The Construction Industry Scheme (‘CIS’) requires contractors to withhold tax from payments to subcontractors in relation to certain construction work. It is easy to assume that CIS only applies to mainstream contractors, but the broad definition of ‘contractor’ may also extend to landlords making payments to tenants where tenants have contracted to carry out construction works.
A Landlord can be a ‘Deemed Contractor’
Landlords who spend an average of £1 million a year over three consecutive years on ‘construction operations’ (which includes demolition, alterations, repairs, painting and decorating etc.) will be deemed a ‘contractor’ for the purposes of CIS. HMRC guidance gives the following examples of bodies and businesses that are ‘deemed’ to be contractors if they spend an average of more than £1 million a year on construction operations:
- Non-construction businesses, such as large manufacturing concerns, departmental stores, breweries, banks, oil companies and property investment companies
- Local authorities
- Development corporations or new town commissions
- The Commission for the New Towns
- The Housing Corporation, housing associations, housing trusts, Scottish Homes and the Northern Ireland Housing Executive
- Any public bodies named in the regulations, such as National Health Trusts or Health and Social Services Trusts
- Public offices or Departments of the Crown (including any Officer of the House of Commons and the Scottish Parliamentary Body)
A Tenant can be a ‘Subcontractor’
A subcontractor is any business that carries out construction work for a contractor.
Contractors making payments to subcontractors are bound to withhold tax from such payments (after first taking off VAT and certain excluded elements, such as the cost of materials) to subcontractors at the following rates:
- 30% (if the tenant is not a registered subcontractor)
- 20% (if the tenant is a registered subcontractor at the lower rate)
- 0% (if the tenant is a registered subcontractor who can receive gross payments)
Deductions and Mixed Contract Payments
Where a contract includes some work that is within the CIS and some that has nothing to do with construction at all, HMRC will treat all payments made under that contract as coming within the CIS - even if different types of payments are shown on separate invoices. In order to avoid this, the parties should consider setting out their respective obligations with regard to construction operations and related payments in a separate agreement.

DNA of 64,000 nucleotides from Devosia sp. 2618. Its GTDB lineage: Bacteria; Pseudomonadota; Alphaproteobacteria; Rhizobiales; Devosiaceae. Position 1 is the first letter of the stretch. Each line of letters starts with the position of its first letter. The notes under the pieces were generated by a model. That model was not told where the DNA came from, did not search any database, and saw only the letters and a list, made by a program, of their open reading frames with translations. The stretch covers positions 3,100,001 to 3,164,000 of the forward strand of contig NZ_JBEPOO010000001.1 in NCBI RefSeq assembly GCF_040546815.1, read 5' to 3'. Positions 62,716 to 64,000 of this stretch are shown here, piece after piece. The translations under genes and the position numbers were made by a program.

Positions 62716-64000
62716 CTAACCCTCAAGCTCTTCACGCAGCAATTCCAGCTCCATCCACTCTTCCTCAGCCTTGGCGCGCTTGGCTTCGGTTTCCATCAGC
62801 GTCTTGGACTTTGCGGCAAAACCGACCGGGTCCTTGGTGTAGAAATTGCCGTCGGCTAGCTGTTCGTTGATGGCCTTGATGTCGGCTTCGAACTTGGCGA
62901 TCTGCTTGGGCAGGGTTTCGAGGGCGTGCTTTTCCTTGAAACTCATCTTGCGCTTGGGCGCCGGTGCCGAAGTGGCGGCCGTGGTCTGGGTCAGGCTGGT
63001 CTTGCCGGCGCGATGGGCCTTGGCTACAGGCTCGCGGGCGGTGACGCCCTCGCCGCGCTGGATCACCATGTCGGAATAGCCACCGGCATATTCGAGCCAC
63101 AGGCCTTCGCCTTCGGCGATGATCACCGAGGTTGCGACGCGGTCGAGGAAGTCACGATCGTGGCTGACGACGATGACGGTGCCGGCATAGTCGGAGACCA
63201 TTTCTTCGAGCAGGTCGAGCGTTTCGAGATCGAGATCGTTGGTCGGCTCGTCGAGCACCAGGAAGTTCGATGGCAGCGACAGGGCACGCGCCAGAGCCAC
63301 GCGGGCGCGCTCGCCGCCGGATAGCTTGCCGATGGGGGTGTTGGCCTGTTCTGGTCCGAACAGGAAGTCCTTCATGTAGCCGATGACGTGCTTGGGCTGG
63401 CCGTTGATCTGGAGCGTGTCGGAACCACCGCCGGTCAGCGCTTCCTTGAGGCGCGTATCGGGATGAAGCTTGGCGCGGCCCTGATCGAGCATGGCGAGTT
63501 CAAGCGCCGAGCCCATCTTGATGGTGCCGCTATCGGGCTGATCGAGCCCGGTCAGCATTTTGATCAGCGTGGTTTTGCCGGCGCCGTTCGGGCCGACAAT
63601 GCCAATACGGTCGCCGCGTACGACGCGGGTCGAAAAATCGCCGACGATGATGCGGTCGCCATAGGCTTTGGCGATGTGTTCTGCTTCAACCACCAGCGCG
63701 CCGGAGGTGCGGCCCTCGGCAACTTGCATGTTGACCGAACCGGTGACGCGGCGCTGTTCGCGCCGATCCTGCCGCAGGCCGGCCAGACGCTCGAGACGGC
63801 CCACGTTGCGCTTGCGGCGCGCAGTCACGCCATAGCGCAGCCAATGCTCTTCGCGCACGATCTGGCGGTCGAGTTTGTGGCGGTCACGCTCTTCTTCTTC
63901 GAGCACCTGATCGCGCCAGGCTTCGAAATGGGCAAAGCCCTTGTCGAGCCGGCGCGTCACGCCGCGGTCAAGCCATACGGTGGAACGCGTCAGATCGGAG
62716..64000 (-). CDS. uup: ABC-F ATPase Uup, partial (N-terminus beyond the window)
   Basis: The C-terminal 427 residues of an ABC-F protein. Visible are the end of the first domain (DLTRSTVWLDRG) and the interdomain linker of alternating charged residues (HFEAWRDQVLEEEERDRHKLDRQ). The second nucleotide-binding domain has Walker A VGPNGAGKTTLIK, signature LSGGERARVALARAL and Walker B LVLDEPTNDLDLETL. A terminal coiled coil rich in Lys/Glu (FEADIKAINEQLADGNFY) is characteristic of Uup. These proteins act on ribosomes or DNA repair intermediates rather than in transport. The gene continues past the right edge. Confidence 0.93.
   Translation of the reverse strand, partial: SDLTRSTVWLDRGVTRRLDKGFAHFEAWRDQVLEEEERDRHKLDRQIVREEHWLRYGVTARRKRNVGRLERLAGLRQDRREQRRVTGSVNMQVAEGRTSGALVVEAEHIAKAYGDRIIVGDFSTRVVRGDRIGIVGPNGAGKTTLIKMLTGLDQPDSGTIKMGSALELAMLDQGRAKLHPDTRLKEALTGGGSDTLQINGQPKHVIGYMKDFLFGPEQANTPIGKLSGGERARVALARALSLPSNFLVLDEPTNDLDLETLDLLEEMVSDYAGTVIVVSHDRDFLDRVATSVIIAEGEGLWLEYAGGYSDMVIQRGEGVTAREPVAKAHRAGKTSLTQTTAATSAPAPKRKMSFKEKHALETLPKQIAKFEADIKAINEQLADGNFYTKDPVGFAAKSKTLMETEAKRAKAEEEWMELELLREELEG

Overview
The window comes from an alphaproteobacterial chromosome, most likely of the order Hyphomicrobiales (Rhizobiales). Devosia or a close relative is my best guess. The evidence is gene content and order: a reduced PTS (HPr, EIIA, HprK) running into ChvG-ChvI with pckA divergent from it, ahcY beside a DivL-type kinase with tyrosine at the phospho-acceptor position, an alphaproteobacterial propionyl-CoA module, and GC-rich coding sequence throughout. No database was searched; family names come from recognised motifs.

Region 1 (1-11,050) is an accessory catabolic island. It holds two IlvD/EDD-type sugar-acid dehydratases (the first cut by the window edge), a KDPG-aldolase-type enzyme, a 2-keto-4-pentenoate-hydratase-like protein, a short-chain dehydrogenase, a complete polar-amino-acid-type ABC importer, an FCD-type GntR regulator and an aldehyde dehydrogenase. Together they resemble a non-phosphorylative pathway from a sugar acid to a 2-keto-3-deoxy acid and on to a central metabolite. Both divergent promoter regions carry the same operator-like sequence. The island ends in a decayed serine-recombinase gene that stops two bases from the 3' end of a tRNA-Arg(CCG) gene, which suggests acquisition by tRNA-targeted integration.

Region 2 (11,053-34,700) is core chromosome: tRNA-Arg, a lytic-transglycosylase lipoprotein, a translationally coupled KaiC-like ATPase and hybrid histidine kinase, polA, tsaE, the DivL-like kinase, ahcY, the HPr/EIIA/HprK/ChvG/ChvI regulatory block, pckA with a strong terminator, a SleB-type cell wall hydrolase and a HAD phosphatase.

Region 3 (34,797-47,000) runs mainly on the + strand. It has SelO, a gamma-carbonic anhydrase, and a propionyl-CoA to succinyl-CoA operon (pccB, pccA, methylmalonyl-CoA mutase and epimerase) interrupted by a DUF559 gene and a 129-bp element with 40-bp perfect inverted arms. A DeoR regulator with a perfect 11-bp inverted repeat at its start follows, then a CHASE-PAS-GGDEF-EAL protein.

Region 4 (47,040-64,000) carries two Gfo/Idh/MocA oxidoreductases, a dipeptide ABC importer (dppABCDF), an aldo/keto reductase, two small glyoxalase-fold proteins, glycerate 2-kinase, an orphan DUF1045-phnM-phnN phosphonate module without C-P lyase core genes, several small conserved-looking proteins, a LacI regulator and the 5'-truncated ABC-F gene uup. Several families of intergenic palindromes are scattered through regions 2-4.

What should landlords do if they are deemed to be contractors under the CIS?
- Register with HMRC – all contractors (including ‘deemed contractors’) must register with HMRC. This can be done online or by calling HMRC.
- Verify the CIS status of the ‘subcontractor’ to establish the level of the deduction before making a payment by calling HMRC or checking online. From April 2017, this will need to be done using HMRC’s online system, unless the contractor has agreed a different verification method.
- Deduct the relevant percentage of tax. Tax will need to be deducted from the amount paid to the subcontractor, less any VAT and certain excluded elements (such as the cost of materials).
- Provide written statements to the subcontractor, which include the verification reference number issued by HMRC, and confirm the gross payment (excluding VAT), cost breakdown showing deduction for materials, and the amount of tax deducted. Keep an identical record to evidence CIS compliance.
- Submit a monthly return to HMRC using the online system (within 14 days of the end of the ‘tax month’, being the fifth day of the relevant month). There is no requirement to submit a nil return where no payments to subcontractors have been made that month, provided contractors notify HMRC prior to the filing deadline that no such payments have been made.
- Notify HMRC of any change of trading status, address, or change of instruction from subcontractor.
What should tenants do?
While the burden of CIS compliance rests with the contractor, subcontractors are also obliged to maintain records and notify HMRC of any changes. However, if cash flow is important to a tenant who is a subcontractor, it can elect to register with HMRC to receive payments gross or with the 20% lower rate of deduction (subject to meeting the relevant requirements). If deductions are made, these can be offset against PAYE tax and National Insurance contributions due from the subcontractor in respect of payments to its employees.
Reverse premiums, such as landlord payments to tenants to take the lease, are excluded from CIS. To fall within that exception, the relevant payment must be a pure ‘inducement’ for the tenant to enter into the lease, and not a payment to the tenant for carrying out works that are for the landlord’s benefit, or that the landlord would otherwise be obliged to carry out under the lease.
Penalties for a failure to file a CIS return depend on the length of time elapsed between the filing date and the date the return is eventually filed. Penalties range from nominal fixed penalties of £100 to £300, to tax-geared penalties (5% of any deductions shown on the return) where the return is more than six months late.
Agreements for Lease
Suitable provisions need to be included in agreements for lease and, in particular, the agreement needs to be very clear on the reason for any landlord’s payment to its tenant. Where a payment is likely to fall within CIS, appropriate wording enabling the relevant landlord deduction should be included within the agreement.